We missed on this one, but not really. Several of the prospects ahead of Woodruff will not contribute to the Brewers for at least a few years, so the fact that Brandon contributed the third most WAR of any top ten prospect out of the tenth spot in our list is a bit misleading.
But not too misleading. Woodruff looks to have a very good chance of being in the Milwaukee rotation to start the 2018 season, especially with the injury that will keep Jimmy Nelson out for much of the season. It’s possible that the Brewers will sign two free agent starters, which could relegate Brandon to Colorado Springs or the bullpen to start the season, but it’s also plausible that he will take the ball every fifth day in the big leagues, so long as he’s healthy.
Woodruff worked 43 innings in eight starts for Milwaukee after his August call-up, going 2-3 with a 4.81 ERA (xFIP of 4.72). His WHIP was at 1.33. That was good for a fWAR of 0.6, trailing only Josh Hader and Brett Phillips among Brewers rookies in that category.
Woodruff jumped into the top ten list last winter off of a surprisingly successful 2016 campaign at A+ and AA ball. He put together very solid numbers in 2017 at AAA Colorado Springs. For those two minor league seasons, he had a 3.20 ERA , WHIP of 1.13, and worked 233.1 innings. Over that span he allowed just 14 home runs and struck out hitters at a rate of 9.4 per 9 innings pitched.
Hi small sample size as a major league starter saw him allow 5 homers in those 43 innings, or a rate of 1.05 per nine innings. That almost doubles his minor league rate for the last two seasons of 0.54. He was even higher at the major league level than his 0.96 HR/9 at Colorado Springs.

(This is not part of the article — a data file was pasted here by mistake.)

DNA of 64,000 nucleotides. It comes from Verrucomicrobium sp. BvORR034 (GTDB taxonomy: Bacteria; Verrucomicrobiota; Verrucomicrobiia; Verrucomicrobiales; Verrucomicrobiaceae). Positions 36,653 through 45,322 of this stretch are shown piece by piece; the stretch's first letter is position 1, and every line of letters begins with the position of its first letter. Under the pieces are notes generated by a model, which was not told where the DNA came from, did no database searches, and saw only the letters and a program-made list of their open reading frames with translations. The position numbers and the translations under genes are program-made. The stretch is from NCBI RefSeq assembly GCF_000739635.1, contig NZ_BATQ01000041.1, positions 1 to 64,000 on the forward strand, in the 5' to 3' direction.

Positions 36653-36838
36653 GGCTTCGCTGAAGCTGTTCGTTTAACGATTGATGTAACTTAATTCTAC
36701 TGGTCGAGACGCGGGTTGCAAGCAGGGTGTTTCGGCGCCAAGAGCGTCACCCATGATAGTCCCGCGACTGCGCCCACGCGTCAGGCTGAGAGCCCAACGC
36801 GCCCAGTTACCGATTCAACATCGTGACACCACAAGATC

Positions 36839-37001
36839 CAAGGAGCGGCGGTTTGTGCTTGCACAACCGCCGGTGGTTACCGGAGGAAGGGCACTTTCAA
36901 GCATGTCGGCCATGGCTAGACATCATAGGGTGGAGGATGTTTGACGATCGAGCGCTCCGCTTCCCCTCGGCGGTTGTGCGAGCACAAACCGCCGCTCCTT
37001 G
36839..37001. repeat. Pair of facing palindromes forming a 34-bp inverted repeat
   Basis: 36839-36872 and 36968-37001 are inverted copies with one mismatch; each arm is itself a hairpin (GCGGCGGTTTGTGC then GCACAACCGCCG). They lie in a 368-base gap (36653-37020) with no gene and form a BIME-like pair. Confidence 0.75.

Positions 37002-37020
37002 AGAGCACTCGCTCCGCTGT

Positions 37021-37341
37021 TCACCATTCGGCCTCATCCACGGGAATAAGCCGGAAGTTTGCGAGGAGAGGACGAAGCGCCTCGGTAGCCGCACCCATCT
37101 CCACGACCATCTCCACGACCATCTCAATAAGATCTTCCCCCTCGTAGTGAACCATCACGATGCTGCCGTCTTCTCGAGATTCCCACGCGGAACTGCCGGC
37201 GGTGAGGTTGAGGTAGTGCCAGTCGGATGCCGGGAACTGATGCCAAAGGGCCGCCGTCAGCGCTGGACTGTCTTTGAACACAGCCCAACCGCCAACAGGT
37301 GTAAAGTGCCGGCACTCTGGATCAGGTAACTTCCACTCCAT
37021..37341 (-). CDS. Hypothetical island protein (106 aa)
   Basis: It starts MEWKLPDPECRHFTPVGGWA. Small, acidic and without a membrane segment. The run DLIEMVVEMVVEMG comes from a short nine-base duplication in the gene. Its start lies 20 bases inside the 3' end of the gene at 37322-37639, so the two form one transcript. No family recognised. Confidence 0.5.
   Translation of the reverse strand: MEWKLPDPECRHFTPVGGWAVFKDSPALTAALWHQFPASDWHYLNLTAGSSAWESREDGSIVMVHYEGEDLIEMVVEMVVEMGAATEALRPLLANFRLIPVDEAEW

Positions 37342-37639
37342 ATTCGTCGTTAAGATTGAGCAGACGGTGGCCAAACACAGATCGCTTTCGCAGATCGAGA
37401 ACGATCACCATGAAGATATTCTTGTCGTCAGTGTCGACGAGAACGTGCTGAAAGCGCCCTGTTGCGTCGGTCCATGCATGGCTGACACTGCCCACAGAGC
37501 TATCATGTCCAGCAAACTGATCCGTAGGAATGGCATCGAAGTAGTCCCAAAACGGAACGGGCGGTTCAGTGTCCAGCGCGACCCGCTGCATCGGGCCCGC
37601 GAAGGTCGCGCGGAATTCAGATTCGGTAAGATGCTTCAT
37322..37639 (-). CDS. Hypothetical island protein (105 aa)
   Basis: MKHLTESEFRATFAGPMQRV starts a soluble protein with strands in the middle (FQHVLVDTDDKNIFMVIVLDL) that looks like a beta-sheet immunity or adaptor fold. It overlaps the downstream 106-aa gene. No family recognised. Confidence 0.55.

So were we wrong in only voting Woodruff in at the tenth top prospect slot? Probably so. It is quite possible that Woodruff will produce a career WAR that would put him into the top three of this group. A good minor league season doesn’t alter scouts’ perceptions very quickly; it sometimes takes two or three years to erase low grades.
It would appear that Woodruff is headed for a solid back-of-the-rotation type of career in the major leagues. That certainly far from a guarantee though, of course. He might just never advance beyond what he exhibited last year, settling in as a depth arm in a swingman or bullpen role. The Brewers might sign two starters this offseason who produce well while Woodruff struggles at AAA.
Woodruff has shown enough control to make me think that he will master his craft at the major league level to be in a rotation somewhere for the next 5-10 years. He has shown durability in the minors and could contribute 200+ innings for several seasons.
It’s always nice to undervalue a prospect. It certainly beats the alternative.
Statistics courtesy of Fangraphs